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The Daily Tar Heel

Library Gutting Project Proceeds As Scheduled

A chain-link fence was erected around the building a week ago to contain the construction project -- the first hint to passers-by that the renovation had begun.

But officials for the project say the fence might be the only visual clue as to what is happening inside the building for the duration of the renovation process.

"Viewing the library from the outside, you won't really know anything is going on," said Robert Hall, project manager of Clancy & Theys Construction Co. "We'll be gutting the building from the inside."

Clancy & Theys Construction Co. is the Raleigh-based contracting firm hired to work on the project.

Hall said the firm has already begun the demolition process.

The firm is contracted to finish the building in April 2002. David Taylor, the undergraduate librarian, said the entire project is on schedule for an estimated reopening some time after next April.

The process of hiring a contractor began in January when the lowest bid for the project was accepted.

After the firm was chosen, Gordon Rutherford, the director of facilities planning, said paperwork concerning logistical details held up the project slightly.

"It usually takes a month and half to two months from the time the bid is accepted," Rutherford said.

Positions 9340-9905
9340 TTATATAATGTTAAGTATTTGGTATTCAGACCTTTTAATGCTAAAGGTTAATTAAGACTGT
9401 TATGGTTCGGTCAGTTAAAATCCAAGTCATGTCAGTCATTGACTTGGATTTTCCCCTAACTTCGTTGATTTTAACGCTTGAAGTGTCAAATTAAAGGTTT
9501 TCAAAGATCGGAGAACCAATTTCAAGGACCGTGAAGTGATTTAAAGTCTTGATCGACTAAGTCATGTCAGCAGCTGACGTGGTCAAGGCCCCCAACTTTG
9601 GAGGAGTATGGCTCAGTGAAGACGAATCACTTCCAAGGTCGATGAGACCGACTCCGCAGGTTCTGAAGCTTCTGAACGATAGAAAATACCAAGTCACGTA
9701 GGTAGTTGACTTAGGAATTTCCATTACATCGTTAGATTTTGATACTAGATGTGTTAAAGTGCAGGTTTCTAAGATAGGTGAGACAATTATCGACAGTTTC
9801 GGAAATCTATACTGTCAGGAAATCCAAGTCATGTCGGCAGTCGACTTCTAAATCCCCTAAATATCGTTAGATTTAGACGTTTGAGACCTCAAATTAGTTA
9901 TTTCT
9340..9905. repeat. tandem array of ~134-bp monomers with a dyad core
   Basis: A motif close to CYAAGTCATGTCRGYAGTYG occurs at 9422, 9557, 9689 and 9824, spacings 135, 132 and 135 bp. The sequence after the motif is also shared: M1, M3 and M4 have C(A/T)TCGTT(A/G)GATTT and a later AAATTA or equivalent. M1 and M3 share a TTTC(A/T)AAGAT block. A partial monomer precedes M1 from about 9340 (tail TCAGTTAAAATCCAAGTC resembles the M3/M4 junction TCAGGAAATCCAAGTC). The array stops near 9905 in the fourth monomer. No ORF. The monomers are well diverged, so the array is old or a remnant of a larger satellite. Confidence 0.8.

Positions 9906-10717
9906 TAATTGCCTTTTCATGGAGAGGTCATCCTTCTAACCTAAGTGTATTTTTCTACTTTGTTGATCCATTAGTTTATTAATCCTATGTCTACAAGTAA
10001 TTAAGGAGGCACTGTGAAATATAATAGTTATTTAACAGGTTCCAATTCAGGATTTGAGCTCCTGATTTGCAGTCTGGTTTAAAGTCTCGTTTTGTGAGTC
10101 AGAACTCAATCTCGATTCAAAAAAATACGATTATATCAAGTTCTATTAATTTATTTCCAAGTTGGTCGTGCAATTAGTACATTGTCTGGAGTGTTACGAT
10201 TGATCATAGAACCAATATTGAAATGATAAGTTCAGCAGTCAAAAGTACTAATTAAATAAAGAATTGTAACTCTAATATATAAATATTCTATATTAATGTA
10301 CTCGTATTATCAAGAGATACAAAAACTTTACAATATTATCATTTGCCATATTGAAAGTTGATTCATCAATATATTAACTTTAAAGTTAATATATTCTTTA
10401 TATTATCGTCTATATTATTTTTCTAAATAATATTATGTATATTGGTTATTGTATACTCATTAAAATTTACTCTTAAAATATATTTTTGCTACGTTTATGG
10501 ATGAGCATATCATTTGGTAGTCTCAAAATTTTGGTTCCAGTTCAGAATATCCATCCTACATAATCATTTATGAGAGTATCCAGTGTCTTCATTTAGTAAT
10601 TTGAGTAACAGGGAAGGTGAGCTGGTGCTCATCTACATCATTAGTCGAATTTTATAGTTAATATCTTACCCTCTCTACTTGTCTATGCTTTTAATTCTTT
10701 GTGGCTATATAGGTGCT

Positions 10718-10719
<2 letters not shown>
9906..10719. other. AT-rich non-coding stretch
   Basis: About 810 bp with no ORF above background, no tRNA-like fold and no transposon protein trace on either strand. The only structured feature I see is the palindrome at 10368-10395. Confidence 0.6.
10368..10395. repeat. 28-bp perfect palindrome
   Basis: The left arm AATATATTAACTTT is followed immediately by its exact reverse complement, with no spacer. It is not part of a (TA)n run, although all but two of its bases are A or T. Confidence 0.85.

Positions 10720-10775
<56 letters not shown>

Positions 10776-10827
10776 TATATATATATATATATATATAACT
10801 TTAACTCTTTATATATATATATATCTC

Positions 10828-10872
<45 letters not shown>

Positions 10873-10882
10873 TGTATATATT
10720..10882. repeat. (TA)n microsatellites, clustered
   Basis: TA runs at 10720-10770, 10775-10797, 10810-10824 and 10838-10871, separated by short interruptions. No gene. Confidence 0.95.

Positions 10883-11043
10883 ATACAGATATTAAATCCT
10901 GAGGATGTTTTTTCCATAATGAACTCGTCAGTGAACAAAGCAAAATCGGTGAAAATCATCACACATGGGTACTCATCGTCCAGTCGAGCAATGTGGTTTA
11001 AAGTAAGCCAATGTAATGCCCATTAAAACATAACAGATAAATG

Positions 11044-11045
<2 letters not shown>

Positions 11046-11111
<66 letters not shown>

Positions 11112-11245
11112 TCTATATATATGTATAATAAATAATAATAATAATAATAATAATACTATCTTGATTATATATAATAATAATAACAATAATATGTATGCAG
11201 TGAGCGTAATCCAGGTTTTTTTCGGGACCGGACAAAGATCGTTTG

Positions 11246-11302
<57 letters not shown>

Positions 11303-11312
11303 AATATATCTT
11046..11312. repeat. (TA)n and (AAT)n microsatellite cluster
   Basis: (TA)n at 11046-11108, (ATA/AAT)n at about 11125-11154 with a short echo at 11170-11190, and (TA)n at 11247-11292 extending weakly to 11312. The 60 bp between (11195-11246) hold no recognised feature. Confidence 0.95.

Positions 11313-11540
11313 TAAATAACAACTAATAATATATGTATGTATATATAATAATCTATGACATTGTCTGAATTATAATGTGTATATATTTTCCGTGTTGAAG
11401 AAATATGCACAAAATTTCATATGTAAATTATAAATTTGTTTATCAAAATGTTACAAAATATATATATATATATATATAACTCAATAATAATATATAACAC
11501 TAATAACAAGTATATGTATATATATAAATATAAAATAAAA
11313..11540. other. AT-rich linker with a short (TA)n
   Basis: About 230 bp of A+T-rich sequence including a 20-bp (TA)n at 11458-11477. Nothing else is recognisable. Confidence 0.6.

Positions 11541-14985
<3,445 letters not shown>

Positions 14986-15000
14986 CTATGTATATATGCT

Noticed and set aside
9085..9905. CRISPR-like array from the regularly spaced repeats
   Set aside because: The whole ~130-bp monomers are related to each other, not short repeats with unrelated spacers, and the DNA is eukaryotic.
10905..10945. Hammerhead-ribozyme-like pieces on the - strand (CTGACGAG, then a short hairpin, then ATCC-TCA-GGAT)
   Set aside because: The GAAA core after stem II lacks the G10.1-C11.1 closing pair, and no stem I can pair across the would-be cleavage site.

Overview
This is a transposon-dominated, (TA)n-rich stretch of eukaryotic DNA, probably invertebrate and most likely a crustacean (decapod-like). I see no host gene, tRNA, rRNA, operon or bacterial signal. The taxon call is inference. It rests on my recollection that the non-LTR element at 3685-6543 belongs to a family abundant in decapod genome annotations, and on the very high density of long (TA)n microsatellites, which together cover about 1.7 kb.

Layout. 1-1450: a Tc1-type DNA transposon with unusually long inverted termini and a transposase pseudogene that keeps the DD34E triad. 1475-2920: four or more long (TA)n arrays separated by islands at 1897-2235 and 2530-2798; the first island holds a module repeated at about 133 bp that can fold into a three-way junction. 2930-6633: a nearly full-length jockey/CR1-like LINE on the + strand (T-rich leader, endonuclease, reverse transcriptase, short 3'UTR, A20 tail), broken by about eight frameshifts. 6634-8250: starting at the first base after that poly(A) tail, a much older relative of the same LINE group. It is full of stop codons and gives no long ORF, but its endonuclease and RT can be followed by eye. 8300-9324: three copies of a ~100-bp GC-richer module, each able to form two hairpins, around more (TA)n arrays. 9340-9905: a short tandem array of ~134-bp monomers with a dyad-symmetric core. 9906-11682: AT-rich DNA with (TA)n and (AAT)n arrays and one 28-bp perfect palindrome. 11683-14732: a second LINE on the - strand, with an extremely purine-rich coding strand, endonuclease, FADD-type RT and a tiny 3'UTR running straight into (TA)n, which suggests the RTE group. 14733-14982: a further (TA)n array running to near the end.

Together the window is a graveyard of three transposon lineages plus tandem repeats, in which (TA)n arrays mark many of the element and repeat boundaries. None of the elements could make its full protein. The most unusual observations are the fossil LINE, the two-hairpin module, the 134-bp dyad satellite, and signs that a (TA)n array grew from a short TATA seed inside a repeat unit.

He said the entire process typically takes several months, adding that the library renovations were following a common time frame.

While the construction is occurring, Hall said the University has emphasized the necessity of noise control.

"We'll monitor noise levels during classes, certain athletic events and graduation," Hall said.

Besides the possibility that the construction could create noise level obstacles for students, the movement of materials from the Undergrad has posed other problems for students as well.

Students now use a paging system in which a member of the library staff retrieves the book from Wilson Library. The books previously housed in the Undergrad had to be shifted to Wilson Library so they would be available the first day of spring semester classes. "Obviously, the use of the books has gone down because in the Undergraduate Library (students) could retrieve the books themselves," Taylor said.

"But the number of books being paged is higher than what the Davis (Library) staff expected."

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